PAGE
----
mardi 21 décembre 2010

Gilles Delorme

Click  on the image to enlarge
LINK  Yesterday in my inbox was a mail sent to a yahoo group with over 700 members. It was from the owner of the forum list Gilles Delorme. He has made the decision to close the list due to ill health. His website (above) on the ouessant sheep was entirely responsible for getting me hooked on this little breed of sheep. One of the early pioneers of the breed and at a  time when the internet was still very much in its early days. He created a website and filled it to the brim with all conceivable aspects of owning ouessants, from their history, to their care and so much more at the time there was pratically nothing on the internet about this breed.Not only that but the convenience of generating a website was very much in its infancy. The blog explosion with its simplistic  integral software was nowhere in sight. Even today with the site now effectively mothballed there is much of interest to take from this site. I would like to say a public Thank you to a man who was in a very great part largely responsible in his own way for saving the breed. Without people prepared to embrace  engagement with a wider audience there is no doubt this breed would have likely languished in obscurity

A hearfelt wish that Gilles is able to enjoy a long and healthy retirement from the world of ouessants, we owe you much and wish you well.

jeudi 9 septembre 2010

Cormont 2010 The Aftermath............

Given that the show was some 600 kilometres from home and that this year I was taking 8 sheep and returning with 10,  I decided the only way for the sheep to travel was in style. I rented a small horse box. I don't generally get to go away very often so this was my annual holiday and I had every intention of treating it as such. The sheep were comfortable in the back. I had loaded up the van with every conceivable item I thought I might need  and a few surplus ones  and we set off at a leisurely pace. Within twenty minutes drive of my front door  are major arterial roads which makes travel very easy. The traffic was pretty much as always, non existant and we rocked along to some thunderous tracks from U2, Queen and Robbie Williams before we knew it Cormont was in sight and it was all too easy. Unload the sheep, the obligatory measure and paperwork, check out the competition....hmm stiff!

There were quite a few members of GEMO who had made it from all parts of France and so we spent the evening eating, chatting and dancing................ OK we mainly watched others dancing, I'm not a great one for Breton dancing so Flemish dancing was well, a little too close to home. 
The following morning an early start to check on how the sheep had spent their night and then the visitors started to arrive, the mix of languages was fantastic and we all talked a common language sheep.


The girls in their pen , you may spy a stray ram in there thats Anakin, I didn't think he wanted to take his chances meeting the rams at the show. If there are any lambs in five months we know who's responsible!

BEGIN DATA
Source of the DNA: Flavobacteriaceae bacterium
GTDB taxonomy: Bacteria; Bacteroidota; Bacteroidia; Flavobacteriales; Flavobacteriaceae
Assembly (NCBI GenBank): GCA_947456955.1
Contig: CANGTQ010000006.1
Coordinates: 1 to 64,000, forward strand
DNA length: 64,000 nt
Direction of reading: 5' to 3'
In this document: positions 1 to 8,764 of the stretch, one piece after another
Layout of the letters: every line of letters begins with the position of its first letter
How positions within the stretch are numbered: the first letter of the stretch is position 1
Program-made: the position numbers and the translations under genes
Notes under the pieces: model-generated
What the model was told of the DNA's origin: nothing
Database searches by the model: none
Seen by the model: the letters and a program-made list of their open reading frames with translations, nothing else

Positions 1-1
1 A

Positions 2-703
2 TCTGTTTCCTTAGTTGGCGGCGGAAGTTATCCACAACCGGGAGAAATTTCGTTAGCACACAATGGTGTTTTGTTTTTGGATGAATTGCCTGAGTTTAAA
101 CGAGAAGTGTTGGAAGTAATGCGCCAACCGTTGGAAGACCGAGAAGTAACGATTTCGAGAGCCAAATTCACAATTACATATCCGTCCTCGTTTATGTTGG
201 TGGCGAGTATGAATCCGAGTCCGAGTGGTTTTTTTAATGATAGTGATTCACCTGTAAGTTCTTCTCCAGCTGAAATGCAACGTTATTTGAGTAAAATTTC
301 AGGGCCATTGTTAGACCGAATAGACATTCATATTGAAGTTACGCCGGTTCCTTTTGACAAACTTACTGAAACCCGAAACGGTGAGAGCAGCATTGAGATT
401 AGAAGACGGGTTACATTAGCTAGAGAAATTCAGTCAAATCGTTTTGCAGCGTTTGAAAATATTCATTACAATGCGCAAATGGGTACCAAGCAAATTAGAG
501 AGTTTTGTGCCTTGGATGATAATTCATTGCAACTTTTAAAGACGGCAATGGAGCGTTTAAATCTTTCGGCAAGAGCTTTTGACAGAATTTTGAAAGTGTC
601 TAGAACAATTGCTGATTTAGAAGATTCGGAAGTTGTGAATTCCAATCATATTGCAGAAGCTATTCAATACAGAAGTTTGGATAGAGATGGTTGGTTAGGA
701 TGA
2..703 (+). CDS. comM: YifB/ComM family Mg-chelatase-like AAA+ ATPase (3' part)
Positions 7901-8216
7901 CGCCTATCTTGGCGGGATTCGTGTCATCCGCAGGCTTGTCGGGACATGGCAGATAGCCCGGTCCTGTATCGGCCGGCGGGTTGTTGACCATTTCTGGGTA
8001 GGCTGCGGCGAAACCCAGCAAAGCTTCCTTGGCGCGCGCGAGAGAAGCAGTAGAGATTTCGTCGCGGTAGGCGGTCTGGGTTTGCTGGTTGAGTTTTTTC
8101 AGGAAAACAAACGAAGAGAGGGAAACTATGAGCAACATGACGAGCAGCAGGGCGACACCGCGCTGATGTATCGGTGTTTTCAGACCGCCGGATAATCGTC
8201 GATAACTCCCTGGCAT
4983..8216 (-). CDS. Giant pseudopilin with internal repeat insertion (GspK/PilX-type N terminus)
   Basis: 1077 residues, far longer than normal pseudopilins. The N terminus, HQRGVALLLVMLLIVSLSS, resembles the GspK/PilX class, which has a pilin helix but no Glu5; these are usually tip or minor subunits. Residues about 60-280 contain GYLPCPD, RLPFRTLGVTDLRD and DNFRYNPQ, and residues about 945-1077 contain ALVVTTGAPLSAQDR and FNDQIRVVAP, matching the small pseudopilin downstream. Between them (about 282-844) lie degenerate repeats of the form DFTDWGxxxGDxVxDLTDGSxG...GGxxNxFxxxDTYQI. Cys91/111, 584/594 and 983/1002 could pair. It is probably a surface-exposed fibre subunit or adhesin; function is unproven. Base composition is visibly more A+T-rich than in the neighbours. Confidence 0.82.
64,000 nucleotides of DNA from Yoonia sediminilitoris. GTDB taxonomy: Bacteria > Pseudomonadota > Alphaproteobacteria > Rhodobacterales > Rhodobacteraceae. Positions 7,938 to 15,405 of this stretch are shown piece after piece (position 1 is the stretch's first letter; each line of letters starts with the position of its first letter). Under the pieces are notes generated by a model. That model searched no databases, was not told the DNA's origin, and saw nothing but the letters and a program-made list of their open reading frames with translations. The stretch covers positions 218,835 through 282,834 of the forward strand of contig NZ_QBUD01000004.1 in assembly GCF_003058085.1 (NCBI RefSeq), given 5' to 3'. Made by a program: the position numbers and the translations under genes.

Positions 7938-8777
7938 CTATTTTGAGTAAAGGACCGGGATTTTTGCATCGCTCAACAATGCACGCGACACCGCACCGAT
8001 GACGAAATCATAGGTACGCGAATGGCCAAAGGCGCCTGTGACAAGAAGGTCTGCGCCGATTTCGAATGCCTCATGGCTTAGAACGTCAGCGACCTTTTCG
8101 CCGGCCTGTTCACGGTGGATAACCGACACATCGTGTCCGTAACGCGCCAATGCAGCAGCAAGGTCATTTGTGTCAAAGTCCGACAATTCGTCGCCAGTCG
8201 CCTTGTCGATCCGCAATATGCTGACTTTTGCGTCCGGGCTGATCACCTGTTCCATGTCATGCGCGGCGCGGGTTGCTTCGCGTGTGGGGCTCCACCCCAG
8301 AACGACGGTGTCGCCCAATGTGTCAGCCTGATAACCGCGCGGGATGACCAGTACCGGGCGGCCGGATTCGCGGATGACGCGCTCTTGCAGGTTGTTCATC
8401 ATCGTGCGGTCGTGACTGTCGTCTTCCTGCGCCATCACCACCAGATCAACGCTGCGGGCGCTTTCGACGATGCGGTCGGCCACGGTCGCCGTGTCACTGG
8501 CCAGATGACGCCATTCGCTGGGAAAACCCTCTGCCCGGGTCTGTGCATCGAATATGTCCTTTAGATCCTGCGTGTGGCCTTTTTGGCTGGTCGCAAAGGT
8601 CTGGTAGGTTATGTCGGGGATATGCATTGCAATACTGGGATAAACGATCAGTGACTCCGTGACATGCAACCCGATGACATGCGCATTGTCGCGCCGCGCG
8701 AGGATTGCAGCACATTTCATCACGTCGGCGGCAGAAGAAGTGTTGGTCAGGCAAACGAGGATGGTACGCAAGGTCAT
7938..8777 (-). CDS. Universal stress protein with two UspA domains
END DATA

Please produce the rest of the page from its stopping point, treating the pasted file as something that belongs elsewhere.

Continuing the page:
As I suspected getting going was not that punctual and of course everything over ran by ages including lunch and we found that already most of the day had gone and still classes to judge. The french have no sense of urgency, its all very social and relaxed except its hard to relax when you can see the schedule slipping by hours, guess I still have some way to go to integrate!

I don't usually take so many sheep but this year there was an added incentive. The possibility of getting the sheep confirmed as meeting the breed standard. I admit this is a huge step forward and a welcome one. I entered four adult sheep ( only adults get confirmed). César who at five years old is begining to look his age he is age greying and has lost a couple of teeth. In his prime he was place deuxième prix , despite his age he was classed and awarded the same. The entry for the black adult rams was disappointing and I don't think its because of a lack in the breed just one of those things. One of my "new" girls is a veteran of the show circuit already being a champion of France so she took things in her stride but age and stiff competition was against her in the champion of champion classes and the  class went to her breeder for both the rams and the ewes but younger models. All four adults entered got their certificates of conformity to fill in. YAY! It is a very nice feeling to know that finally and after a little kicking and screaming we have entered a new era in  the breeds history.


César, Faolan and Koudou pretty laid back about the whole affair. The day and the weekend was a good one, a chance to catch up with friends, a chance to make some new ones and a chance to talk  sheep and there were some very interesting conversations, more on that another time. The two greys were both entered in the "other colours" class, I can't remember seeing such a big and good entry. Faolans breeder got special mention, no prizes were awarded for the other colours category, Faolan was next to his sire and I was pretty pleased to see the both of them out there.